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Educational technology gets a new level of scrutiny

By June 9, 2020No Comments

In an era when we all have access to copious information to help us make even the most trivial buying decisions (as I write, there are tens of thousands of reviews of clothes hangers on Amazon—I mean, come on, hangers), it’s odd that good data can be hard to find when the stakes are really high. When it comes to buying educational technology for classroom or administrative use, the federal Every Student Succeeds Act (ESSA) is aimed at changing this by insisting that companies provide evidence that their products or interventions are effective. Sharing a few positive reviews on a website isn’t enough.

With taxpayer dollars at stake—not to mention the possibility of setting students back with an ineffective intervention—a little skepticism on the part of principals, superintendents, and other district buyers is justified. That’s why ESSA, signed into effect in 2015, established four “tiers of evidence” that schools need to look for before they use federal funding to buy an intervention program or product. Now, if an ed-tech maker wants to claim that their intervention is effective, and if they expect federal dollars to help foot the bill, they have to satisfy one of ESSA’s requirements:

To be able to make these claims, ed-tech companies need to have their products evaluated. So, what’s an evaluation, exactly? There are several kinds, and they can vary greatly in the amount of time and money they require, so an ed-tech maker should choose wisely by discussing options with an expert.

For tier 1 evidence, the “gold standard” of research, which you may be familiar with from pharmaceutical trials, is a randomized controlled trial (RCT). Researchers and evaluators like me love RCTs because they’re so sciency: Participants are randomly assigned into treatment and control groups, the study conditions are tightly controlled and monitored, lots of data is collected, and by the end of the study we can say with a great deal of confidence that the intervention did or didn’t cause the intended outcome. But this can take a long time and cost a lot of money. And sometimes a rigorous efficacy study isn’t the best first step.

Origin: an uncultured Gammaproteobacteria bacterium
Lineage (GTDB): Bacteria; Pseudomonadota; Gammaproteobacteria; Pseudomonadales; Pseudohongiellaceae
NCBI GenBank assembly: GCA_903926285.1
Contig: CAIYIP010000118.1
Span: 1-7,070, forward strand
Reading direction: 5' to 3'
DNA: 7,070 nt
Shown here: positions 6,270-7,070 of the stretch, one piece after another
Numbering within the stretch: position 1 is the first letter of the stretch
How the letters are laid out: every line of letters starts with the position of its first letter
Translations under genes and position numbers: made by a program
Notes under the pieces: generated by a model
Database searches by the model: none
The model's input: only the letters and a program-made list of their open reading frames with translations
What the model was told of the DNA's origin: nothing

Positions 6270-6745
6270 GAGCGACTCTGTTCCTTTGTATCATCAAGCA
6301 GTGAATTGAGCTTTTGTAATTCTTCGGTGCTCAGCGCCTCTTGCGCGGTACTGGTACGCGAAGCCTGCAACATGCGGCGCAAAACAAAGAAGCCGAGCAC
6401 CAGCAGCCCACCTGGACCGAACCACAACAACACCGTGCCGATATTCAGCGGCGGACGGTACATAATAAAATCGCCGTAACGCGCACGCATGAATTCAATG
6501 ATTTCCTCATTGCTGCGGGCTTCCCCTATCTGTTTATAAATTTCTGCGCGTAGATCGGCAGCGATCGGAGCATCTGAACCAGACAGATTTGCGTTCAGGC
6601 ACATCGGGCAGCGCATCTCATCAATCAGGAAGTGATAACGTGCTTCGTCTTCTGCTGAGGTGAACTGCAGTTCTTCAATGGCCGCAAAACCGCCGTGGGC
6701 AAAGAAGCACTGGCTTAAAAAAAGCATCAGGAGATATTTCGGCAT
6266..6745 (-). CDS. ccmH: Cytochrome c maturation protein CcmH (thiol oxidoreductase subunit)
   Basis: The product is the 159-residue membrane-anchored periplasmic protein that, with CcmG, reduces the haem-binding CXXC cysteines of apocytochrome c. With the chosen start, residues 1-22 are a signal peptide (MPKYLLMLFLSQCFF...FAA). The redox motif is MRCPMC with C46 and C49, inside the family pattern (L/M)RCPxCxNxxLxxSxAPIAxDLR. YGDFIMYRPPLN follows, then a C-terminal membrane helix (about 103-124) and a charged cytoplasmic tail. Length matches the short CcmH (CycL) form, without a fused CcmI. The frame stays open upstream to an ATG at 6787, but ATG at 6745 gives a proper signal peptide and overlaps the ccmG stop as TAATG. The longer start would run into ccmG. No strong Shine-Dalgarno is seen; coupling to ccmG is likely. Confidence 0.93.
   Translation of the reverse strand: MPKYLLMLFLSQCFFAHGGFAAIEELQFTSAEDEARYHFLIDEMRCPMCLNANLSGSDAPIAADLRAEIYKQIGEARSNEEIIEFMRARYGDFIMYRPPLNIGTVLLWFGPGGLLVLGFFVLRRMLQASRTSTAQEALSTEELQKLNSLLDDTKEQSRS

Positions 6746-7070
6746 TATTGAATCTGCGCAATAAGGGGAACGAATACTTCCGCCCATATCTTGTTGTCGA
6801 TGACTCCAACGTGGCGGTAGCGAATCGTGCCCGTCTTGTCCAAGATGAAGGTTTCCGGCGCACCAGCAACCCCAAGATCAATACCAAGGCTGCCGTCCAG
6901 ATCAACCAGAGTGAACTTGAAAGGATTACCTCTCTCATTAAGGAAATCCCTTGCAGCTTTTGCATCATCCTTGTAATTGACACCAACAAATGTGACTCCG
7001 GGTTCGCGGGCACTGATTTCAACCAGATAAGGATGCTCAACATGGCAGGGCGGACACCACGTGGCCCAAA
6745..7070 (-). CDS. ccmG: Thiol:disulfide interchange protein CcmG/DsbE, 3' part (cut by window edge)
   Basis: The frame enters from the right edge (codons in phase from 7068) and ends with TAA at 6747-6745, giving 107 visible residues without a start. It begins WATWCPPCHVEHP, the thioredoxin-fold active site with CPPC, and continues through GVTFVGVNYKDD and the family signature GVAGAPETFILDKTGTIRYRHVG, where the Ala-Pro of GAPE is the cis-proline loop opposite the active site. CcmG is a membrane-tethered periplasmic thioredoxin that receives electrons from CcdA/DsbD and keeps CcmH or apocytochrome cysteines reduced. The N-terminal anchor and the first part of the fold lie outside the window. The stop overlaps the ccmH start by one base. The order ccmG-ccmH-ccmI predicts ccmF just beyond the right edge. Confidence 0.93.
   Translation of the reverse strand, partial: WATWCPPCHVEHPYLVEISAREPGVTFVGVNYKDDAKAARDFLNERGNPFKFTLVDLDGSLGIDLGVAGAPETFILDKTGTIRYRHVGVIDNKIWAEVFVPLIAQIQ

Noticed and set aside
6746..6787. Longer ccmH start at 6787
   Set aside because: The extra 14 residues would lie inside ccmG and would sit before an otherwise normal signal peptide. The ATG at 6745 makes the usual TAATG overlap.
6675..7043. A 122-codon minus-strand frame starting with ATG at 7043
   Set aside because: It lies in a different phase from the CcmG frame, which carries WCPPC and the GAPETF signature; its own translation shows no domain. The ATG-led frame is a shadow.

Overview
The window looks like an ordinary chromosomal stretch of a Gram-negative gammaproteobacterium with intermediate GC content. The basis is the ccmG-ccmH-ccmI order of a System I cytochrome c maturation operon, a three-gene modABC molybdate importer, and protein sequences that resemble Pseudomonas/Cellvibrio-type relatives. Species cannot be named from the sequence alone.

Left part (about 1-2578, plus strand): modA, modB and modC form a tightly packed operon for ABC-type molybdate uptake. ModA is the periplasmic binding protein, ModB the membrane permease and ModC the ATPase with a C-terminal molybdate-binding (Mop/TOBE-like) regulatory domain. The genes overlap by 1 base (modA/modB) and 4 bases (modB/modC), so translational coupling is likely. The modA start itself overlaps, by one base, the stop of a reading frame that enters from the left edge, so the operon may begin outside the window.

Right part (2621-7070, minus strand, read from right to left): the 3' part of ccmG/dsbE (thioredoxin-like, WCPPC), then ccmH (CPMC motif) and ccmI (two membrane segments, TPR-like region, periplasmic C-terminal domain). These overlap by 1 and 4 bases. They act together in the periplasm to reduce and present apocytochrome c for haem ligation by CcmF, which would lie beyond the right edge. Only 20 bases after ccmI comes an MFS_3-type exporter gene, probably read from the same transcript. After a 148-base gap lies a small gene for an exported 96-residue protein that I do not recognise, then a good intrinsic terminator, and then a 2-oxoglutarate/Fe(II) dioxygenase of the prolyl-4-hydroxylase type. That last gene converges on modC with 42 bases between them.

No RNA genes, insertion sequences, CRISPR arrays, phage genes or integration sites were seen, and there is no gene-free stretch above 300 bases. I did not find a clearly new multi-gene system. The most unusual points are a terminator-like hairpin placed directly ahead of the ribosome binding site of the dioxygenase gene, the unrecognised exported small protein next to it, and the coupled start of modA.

An efficacy study may be premature if the ed-tech company doesn’t have a clear understanding of how clients are actually using their product. Suppose a company has developed an online math program for middle schoolers, and some schools have bought the program for their classrooms. Before jumping right into an efficacy study, the first question to ask is, Are teachers and students using the program as intended? If it’s unclear, then the right place to start is an implementation study. This may save the client money in the long run by steering clear of an efficacy study that shows no results.

An experienced, trustworthy evaluator can offer ed-tech companies a comprehensive plan for their product. This may start with creating a logic model for the product. Together we can decide what those outcomes are. Then we can work together to determine how we can measure short and mid-term outcomes (or leading indicators) that will give us confidence that changes in the long-term outcome are probable. Are there mid-course corrections that can be made to improve use and implementation of the product . . . which would therefore improve the chances that the long-term outcomes will be achieved?

The aim for an ed-tech developer should not necessarily be to commission a study that meets the highest standard of evidence, but rather the one that meets their needs. The important thing is that, whichever type of claim a developer wants to make, school districts will be looking to ensure it meets ESSA requirements.

District officials have high hopes for their ed-tech purchases. And every ed-tech company I’ve met really does want their products to help students have better educational experiences. Evaluators play a key role in providing sound, research-based information to both parties: the educators and the developers. Ultimately, we all want the same things: better tools for schools that lead to better outcomes for students, which of course are even more important than cool hangers for tidy closets.

Faith Connolly is a research director at McREL International and a part of our educational technology evaluation team. Learn more about McREL ed-tech evaluations.

McREL is a non-profit, non-partisan education research and development organization that since 1966 has turned knowledge about what works in education into practical, effective guidance and training for teachers and education leaders across the U.S. and around the world.